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Long-distance prison calling rates slashed by the FCC

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High-tech safeguards are used to block prison inmates from calling victims, prosecutors, witnesses and other persons who they shouldn't be in contact with, but the maintenance of those protection systems has long been used as a reason for gouging the price of a simple phone call to friends and family. Starting today, that won't be the case for long-distance calls. The Federal Communications Commission (FCC) announced on Friday that it had taken "long-overdue steps" and voted to change how interstate calling rates work for the US prison system. Under the reform, a 15 minute will cost no more than $3.75, while it previously would have run over $17.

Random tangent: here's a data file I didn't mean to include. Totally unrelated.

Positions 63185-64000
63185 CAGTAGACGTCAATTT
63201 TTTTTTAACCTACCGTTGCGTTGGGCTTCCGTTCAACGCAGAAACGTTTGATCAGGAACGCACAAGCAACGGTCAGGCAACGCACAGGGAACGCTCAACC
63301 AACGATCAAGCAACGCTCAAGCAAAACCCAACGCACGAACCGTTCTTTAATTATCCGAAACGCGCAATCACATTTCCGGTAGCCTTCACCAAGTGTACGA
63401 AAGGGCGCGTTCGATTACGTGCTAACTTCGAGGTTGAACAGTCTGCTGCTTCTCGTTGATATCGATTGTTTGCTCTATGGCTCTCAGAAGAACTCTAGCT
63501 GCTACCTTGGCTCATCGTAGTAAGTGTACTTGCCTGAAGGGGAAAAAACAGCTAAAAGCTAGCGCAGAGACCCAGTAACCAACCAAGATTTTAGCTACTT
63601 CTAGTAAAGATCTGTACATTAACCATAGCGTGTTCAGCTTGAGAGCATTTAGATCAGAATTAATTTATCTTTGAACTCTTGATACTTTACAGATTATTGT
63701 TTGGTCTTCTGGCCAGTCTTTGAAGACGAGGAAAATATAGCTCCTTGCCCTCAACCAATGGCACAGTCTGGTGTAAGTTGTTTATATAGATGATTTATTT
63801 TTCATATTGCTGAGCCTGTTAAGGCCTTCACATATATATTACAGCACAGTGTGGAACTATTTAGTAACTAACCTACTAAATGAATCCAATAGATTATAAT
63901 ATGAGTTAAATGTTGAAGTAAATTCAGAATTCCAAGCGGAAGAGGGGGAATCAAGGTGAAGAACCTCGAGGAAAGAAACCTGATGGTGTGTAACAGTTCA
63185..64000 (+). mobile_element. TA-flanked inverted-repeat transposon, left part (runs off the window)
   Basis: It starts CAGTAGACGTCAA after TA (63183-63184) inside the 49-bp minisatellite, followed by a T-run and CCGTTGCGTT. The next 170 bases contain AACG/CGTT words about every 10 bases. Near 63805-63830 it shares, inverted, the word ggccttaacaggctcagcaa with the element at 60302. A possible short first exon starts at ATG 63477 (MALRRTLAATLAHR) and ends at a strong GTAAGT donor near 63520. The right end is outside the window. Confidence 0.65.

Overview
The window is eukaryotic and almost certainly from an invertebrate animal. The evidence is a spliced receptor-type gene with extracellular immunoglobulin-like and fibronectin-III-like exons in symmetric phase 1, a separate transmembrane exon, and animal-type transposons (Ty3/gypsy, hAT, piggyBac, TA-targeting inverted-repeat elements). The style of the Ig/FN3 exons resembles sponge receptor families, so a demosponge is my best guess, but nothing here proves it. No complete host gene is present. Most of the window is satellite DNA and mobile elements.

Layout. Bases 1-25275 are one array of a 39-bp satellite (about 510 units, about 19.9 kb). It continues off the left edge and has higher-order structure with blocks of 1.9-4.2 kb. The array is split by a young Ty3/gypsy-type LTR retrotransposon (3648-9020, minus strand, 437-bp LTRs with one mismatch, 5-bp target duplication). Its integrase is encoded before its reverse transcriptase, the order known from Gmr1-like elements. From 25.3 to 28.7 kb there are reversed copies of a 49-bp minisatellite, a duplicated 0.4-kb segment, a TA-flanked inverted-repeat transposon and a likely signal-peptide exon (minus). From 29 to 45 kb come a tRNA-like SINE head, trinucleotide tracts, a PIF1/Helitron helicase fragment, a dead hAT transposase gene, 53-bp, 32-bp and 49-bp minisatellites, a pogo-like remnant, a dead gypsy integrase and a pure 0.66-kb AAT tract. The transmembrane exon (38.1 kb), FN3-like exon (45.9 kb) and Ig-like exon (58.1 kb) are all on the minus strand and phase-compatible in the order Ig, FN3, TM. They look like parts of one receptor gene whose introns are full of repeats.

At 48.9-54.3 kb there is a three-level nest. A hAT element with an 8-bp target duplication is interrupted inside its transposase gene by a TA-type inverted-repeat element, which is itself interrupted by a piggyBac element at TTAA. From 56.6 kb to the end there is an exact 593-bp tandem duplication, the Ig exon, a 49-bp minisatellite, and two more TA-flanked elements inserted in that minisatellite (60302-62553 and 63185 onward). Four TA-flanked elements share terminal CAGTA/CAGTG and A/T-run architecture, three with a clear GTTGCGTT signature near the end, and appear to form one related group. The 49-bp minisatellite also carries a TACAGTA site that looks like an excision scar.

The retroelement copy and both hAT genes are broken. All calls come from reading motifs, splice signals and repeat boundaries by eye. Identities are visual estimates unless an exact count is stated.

That's still pricey, but the FCC suggests that the charges will be even lower once providers update their rate plans. Ultimately, a 15-minute interstate phone call should only cost about $1.80. Despite dropping the rates, the very same calling safeguards will remain in place. Those can include biometric tools that verify the caller, voice recording systems, and monitoring services that prevent call forwarding and three-way calling. The commission hopes the new rates will allow inmates to better connect with people they know, and therefore be in better shape when they're released.